Black Caracara (Daptrius ater) A few seen at MWC.
Red-throated Caracara (Daptrius americanus) Common at Amazonia and MWC.
Mountain Caracara (Phalcoboenus megalopterus) Several seen on Manu road.
Southern Crested Caracara (Caracara cheriwayi) Several pairs seen around Puerto Maldonado.
Barred Forest-Falcon (Micrastur ruficollis) Commonly heard.
Slaty-backed Forest-Falcon (Micrastur gilvicollis) 1 watched at length at Amazonia lodge.
American Kestrel (Falco sparverius) Fairly common.
Aplomado Falcon (Falco femoralis) A pair seen at Huacarpay lakes.
Bat Falcon (Falco rufigulatris) Several seen at MWC.

Black Vulture (Coragyps atratus) Common
Turkey Vulture (Cathartes aura) Common
Greater Yellow-headed Vulture (Cathartes melambrotus) Common.
King Vulture(Sarcorhamphus papa) A few seen at MWC.

Speckled Chachalaca (Ortalis guttatas).
Andean Guan (Penelope montagnii) Several seen near Pillahuata.
Spix’s Guan (Penelope jacquacu) A few seen at amazonia and MWC
Blue-throated Piping-guan (Pipile cumanensis) A pair at Amazonia. Common at MWC.
Wattled Guan (Aburria aburria) A single bird heard calling high up on the ridge at Amazonia lodge.
Razor-billed Currassow (Mitu tuberosa) 2 at MWC en route to the tower.

Rufous-breasted Wood-Quail (Odontophorus speciosus) Heard below San Pedro.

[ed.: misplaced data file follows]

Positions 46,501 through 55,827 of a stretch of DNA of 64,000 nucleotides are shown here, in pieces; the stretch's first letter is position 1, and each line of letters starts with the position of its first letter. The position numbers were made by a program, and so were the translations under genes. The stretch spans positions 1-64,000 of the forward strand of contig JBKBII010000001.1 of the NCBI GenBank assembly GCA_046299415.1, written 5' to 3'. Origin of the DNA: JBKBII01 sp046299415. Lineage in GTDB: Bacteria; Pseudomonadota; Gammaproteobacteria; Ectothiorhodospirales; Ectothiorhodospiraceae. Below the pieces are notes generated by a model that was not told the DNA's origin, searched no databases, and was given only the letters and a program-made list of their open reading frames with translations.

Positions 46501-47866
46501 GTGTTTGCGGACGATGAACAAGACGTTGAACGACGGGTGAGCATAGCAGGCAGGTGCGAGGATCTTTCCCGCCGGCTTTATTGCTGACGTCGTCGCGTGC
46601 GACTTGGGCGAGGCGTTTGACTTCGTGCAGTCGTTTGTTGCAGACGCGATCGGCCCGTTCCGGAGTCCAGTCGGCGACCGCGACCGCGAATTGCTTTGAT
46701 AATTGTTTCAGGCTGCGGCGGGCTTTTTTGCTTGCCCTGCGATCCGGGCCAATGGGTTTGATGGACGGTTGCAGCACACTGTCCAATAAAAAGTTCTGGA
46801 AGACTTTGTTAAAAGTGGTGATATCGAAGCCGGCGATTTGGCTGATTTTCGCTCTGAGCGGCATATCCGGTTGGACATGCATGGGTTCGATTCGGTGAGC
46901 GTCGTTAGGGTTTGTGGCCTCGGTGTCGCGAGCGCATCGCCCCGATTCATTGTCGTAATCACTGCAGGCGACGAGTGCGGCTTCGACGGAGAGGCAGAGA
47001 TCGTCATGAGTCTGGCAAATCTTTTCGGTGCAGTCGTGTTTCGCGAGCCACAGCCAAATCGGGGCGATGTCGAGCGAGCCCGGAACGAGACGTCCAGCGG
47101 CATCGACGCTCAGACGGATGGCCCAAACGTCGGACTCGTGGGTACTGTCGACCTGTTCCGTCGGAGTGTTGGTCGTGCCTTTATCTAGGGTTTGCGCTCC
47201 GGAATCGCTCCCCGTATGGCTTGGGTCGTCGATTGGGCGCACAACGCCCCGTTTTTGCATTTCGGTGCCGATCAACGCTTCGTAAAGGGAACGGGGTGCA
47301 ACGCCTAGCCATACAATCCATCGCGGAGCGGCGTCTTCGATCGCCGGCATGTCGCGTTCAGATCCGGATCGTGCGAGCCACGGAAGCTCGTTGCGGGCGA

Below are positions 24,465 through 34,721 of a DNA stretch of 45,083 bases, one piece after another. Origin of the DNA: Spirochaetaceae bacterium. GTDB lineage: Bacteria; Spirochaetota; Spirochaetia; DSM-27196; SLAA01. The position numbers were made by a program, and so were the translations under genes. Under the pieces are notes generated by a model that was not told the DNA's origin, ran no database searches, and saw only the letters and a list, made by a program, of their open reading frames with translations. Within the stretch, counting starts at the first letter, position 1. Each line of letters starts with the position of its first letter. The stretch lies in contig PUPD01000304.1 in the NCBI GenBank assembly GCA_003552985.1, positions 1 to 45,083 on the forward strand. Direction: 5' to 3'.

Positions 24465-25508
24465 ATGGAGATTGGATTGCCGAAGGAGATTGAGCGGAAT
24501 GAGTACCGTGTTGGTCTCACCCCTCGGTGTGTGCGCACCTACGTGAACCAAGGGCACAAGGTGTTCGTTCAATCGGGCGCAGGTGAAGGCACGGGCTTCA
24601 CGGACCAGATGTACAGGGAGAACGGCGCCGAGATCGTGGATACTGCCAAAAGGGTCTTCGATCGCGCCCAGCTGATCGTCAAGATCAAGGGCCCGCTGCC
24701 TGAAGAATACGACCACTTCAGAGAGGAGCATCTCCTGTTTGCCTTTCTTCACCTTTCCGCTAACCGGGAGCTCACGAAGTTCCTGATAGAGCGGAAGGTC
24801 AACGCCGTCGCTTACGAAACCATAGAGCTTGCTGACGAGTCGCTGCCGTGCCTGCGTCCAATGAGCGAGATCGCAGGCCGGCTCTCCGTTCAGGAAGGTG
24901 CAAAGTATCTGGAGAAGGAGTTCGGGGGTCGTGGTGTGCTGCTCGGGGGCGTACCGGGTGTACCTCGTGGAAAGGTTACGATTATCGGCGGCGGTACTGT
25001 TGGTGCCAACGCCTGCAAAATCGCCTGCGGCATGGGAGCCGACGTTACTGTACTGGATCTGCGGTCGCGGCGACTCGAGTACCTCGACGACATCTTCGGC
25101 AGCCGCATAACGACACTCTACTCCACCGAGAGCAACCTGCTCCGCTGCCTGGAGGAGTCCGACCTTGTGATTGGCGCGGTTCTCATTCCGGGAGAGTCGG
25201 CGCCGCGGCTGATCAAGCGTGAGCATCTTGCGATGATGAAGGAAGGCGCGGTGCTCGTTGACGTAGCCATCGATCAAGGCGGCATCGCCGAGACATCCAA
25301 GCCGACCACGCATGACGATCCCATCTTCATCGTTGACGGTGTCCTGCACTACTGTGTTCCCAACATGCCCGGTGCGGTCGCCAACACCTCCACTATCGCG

Stripe-faced Wood-Quail (Odontophorusballiviani) Several coveys heard at dusk near Pillahuata.
Starred Wood-Quail (Odontophorus stellatus) A pair flushed along antthrush trail at MWC.

Chestnut-headed Crake (Anurolimnas castaneiceps) Heard at Puerto Maldonado.
Rufous-sided Crake (Laterallus melanophaius) Heard on all Cochas, 1 seen Cocha Blanco.
Plumbeous Rail (Pardirallus sanguinolenta) Seen at Huacarpay lakes.
Grey-necked wood-Rail (Aramides cajanea) common in lowlands
Uniform Crake (Amaurolimnas concolor) Several pairs heard at amazonia lodge.
Blackish Rail (Pardirallus nigricans) Several heard at amazonia lodge.
Common Moorhen (Gallimula choropus) Seen at sites on the coast.
Andean Coot (Fulica ardesiaca) A few on the coast.

Sungrebe (Heliornis fulica) Several seen at cocha blanco

Sunbittern (Eurypyga helias) Commonly heard with a few seen at amazonia and at MWC.

Pale-winged Trumpeter (Psophia leucoptera) A group of this elusive bird seen at MWC

Andean Snipe (Gallinago jamesoni) Several males heard displaying at Pillahuata
White-backed Stilt (Himantopus mexicanus) 4 seen at huacarpay.
American Golden Plover (Pluvialis dominca) Several pairs at Huacarpay.
Andean Lapwing (Vanellus resplendens) Common in highlands.
Collared Plover (Charadrius collaris) A few pairs along the Madre de Dios.
Pied Lapwing (Vanellus cayanus) Several pairs of this rather elegant species.
Wattled Jacana (Jacana jacana)
Greater Yellowlegs (Tringa melanoleuca)
Lesser Yellowlegs (Tringa flavipes)
Spotted Sandpiper (Actitis macularia) A few throughout
Baird’s Sandpiper (Calidris bairdii) Several huacarpay.

Andean Gull (Larus serranus) Common in the high Andes.
Large-billed Tern (Phaetusa simplex) Common on the rivers.
Yellow-billed Tern (Sterna superciliaris)

Black Skimmer (Rynchops niger) 4 seen along the Madre de Dios.